- Fake News – Governments, hackers, fringe advocates and online “entrepreneurs” have successfully used fake news to influence public opinion, disrupt and make money. There are a wealth of tools, bots, and channels to distribute and promote fake news. It has become increasingly difficult to detect and it may be tempting to use fake news to promote your position on issues and your business. The odds of getting caught publishing fake news may even seem to be slight and you could always deny that you knew it was fake, but you can’t predict what future concerns, detection methods, and laws will hold for fake news purveyors. In addition, fake news has been further infected by bad actors using increasingly sophisticated weaponized media that can inflict major damage on a company’s reputation. Eventually fake new with weaponized media may rise to a major crisis that will demand everyone’s attention. Do you really want to risk getting caught up in this and ruin the long-term future of your company to gain a little unfair advantage now?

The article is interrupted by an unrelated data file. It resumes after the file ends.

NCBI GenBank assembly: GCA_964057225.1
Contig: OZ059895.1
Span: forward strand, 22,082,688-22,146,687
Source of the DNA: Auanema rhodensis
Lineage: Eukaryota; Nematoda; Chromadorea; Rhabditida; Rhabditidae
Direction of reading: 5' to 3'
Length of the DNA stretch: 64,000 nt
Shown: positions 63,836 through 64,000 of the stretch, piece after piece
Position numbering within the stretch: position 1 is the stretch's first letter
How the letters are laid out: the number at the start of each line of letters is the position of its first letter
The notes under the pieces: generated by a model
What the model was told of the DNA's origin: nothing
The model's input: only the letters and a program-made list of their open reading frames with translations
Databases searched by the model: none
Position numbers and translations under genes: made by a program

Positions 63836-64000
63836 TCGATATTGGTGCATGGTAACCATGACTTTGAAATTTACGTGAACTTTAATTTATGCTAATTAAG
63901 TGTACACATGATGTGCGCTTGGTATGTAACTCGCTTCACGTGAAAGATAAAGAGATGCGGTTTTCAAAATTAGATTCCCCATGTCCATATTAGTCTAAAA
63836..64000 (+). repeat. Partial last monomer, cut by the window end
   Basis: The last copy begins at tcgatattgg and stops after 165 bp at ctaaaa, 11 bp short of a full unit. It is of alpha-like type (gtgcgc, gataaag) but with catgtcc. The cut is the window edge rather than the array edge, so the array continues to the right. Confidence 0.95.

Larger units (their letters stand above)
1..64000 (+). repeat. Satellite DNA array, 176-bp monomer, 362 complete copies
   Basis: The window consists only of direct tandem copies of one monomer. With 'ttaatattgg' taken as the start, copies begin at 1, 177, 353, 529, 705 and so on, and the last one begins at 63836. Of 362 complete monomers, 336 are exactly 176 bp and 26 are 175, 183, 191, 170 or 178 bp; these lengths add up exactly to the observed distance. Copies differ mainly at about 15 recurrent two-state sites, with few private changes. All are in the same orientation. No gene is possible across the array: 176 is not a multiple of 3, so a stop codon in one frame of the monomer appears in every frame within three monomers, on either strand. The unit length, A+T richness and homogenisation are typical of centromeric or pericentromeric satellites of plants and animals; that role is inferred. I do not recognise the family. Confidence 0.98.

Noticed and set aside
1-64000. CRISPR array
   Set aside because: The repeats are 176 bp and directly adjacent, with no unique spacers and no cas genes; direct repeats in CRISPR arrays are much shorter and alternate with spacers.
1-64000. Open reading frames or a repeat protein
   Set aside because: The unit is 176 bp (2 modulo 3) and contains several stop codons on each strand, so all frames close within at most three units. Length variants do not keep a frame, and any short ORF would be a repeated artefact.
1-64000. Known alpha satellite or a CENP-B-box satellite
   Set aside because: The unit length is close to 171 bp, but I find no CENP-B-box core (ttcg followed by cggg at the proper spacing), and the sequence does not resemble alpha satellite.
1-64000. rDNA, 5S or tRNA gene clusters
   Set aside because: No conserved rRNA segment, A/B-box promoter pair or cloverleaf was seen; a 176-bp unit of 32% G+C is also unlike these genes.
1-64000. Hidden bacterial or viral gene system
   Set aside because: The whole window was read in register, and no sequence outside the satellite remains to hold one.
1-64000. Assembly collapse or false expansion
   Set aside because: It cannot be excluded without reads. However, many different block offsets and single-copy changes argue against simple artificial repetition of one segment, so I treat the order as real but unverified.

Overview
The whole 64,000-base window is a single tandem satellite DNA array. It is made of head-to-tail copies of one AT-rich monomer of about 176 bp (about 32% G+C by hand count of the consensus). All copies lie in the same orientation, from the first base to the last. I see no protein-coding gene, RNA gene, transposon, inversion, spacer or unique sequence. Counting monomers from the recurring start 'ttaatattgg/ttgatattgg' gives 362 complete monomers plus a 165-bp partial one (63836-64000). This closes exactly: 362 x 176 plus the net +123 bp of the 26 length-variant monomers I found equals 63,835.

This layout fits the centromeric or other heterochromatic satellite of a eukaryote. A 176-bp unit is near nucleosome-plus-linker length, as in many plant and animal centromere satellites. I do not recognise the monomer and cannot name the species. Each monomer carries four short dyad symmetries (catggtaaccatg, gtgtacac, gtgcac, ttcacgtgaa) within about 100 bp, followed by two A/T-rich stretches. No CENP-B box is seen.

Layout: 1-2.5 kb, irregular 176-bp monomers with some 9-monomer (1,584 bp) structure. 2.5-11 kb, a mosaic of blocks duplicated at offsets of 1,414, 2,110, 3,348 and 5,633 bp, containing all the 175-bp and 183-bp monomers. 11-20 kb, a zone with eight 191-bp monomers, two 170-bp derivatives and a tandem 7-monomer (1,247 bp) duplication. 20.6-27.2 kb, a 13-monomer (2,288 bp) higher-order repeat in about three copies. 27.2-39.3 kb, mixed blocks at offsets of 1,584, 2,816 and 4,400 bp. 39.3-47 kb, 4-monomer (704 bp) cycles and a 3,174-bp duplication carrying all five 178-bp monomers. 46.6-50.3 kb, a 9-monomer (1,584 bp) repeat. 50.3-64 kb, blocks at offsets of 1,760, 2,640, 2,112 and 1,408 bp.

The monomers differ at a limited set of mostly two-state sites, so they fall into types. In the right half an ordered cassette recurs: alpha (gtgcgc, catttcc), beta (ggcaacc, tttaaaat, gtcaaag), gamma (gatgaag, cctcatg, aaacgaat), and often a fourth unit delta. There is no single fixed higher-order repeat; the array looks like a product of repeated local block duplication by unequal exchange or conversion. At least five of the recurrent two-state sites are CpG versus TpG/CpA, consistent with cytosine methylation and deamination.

While we understand how a business may want to skirt around some of these issues from time to time. If these political tactics are used extensively they may ultimately be the downfall of the business. Sure, there are exceptions to this rule just as there was public support for Nero against the Christians in ancient Rome and territories that embraced Genghis Khan’s conquest, but they don’t last. For the long-term business, a reputation for honesty, integrity, and performance is very important. A significant reputation hit can damage a company for years. Why risk a reputation crisis for political expediency?